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Phys Ther. 2012 Dec;92(12):1564-79. doi: 10.2522/ptj.20110437. Epub 2012 Mar 15.

Neuromuscular electrical stimulation for intensive care unit-acquired weakness: protocol and methodological implications for a randomized, sham-controlled, phase II trial.

Author information

1
Department of Physical Medicine and Rehabilitation, Johns Hopkins University, Phipps 197, 600 N Wolfe St, Baltimore, MD 21287, USA.

Abstract

BACKGROUND:

As the population ages and critical care advances, a growing number of survivors of critical illness will be at risk for intensive care unit (ICU)-acquired weakness. Bed rest, which is common in the ICU, causes adverse effects, including muscle weakness. Consequently, patients need ICU-based interventions focused on the muscular system. Although emerging evidence supports the benefits of early rehabilitation during mechanical ventilation, additional therapies may be beneficial. Neuromuscular electrical stimulation (NMES), which can provide some muscular activity even very early during critical illness, is a promising modality for patients in the ICU.

OBJECTIVE:

The objectives of this article are to discuss the implications of bed rest for patients with critical illness, summarize recent studies of early rehabilitation and NMES in the ICU, and describe a protocol for a randomized, phase II pilot study of NMES in patients receiving mechanical ventilation.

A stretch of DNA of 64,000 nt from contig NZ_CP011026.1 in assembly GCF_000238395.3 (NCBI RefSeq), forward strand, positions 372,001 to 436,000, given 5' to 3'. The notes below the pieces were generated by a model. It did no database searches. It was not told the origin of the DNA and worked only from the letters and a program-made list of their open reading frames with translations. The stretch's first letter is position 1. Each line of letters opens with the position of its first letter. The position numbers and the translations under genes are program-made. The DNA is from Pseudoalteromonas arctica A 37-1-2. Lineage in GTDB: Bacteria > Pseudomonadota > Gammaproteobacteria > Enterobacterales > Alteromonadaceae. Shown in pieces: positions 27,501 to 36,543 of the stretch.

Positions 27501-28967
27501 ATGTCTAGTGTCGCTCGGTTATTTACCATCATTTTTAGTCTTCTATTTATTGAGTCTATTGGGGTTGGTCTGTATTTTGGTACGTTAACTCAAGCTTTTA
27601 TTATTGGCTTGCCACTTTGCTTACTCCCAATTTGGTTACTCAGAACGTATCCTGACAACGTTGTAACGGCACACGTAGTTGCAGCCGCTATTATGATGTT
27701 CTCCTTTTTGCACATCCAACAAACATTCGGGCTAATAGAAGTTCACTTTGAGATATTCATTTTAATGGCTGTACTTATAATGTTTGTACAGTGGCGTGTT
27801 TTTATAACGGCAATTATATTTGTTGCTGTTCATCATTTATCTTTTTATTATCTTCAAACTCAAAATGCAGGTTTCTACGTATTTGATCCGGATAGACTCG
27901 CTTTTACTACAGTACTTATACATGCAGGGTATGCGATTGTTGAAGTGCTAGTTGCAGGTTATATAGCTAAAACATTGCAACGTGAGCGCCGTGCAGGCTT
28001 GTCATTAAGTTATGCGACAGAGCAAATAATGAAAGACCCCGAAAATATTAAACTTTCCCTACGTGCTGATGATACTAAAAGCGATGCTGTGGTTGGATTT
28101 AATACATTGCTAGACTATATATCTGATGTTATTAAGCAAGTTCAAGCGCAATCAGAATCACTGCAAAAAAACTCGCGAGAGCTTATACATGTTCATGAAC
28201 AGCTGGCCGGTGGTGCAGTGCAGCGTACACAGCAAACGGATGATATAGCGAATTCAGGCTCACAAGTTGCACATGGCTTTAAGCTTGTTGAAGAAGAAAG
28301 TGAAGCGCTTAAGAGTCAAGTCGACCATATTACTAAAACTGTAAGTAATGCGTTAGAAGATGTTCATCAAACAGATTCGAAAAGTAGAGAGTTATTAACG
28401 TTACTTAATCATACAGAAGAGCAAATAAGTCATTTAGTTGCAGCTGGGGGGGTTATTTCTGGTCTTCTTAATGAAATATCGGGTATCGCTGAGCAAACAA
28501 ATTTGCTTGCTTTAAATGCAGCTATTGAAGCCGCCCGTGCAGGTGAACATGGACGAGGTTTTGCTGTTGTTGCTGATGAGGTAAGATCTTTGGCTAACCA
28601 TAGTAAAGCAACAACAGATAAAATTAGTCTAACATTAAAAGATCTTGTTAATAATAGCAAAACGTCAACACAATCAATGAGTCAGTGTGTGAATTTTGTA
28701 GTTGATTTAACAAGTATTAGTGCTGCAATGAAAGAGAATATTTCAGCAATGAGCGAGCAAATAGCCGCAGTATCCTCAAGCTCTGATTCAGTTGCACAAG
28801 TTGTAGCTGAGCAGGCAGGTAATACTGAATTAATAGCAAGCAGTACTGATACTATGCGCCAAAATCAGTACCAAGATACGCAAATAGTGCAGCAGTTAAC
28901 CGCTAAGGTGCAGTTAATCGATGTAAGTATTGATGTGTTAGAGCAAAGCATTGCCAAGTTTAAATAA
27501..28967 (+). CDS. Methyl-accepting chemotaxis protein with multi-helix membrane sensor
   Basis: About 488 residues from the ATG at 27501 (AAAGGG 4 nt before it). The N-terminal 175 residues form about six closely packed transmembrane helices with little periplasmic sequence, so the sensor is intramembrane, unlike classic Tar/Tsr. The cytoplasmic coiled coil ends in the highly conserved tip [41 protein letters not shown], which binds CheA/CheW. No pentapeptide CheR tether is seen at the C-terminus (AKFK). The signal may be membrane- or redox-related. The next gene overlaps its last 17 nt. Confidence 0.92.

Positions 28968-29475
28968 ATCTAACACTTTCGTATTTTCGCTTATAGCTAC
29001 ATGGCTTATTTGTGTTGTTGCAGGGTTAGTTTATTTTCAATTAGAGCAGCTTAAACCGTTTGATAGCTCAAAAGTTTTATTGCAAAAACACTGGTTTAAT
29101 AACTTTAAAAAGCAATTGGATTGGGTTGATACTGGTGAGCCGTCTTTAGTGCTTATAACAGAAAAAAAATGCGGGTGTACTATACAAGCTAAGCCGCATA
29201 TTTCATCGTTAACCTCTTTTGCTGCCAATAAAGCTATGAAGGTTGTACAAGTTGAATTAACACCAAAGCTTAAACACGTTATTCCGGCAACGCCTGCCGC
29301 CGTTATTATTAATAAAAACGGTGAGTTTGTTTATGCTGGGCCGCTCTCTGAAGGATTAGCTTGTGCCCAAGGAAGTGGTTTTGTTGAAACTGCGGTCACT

DESIGN:

The study was a randomized, sham-controlled, concealed, phase II pilot study with caregivers and outcome assessors blinded to the treatment allocation.

SETTING:

The study setting will be a medical ICU.

PARTICIPANTS:

The study participants will be patients who are receiving mechanical ventilation for 1 day or more, who are expected to stay in the ICU for an additional 2 days or more, and who meet no exclusion criteria.

INTERVENTION:

The intervention will be NMES (versus a sham [control] intervention) applied to the quadriceps, tibialis anterior, and gastrocnemius muscles for 60 minutes per day.

MEASUREMENTS:

Lower-extremity muscle strength at hospital discharge will be the primary outcome measure.

LIMITATIONS:

Muscle strength is a surrogate measure, not a patient-centered outcome. The assessments will not include laboratory, genetic, or histological measures aimed at a mechanistic understanding of NMES. The optimal duration or dose of NMES is unclear.

CONCLUSIONS:

If NMES is beneficial, the results of the study will help advance research aimed at reducing the burden of muscular weakness and physical disability in survivors of critical illness.

TRIAL REGISTRATION:

ClinicalTrials.gov NCT00709124.

PMID:
22421734
PMCID:
PMC3513483
DOI:
10.2522/ptj.20110437
[Indexed for MEDLINE]
Free PMC Article

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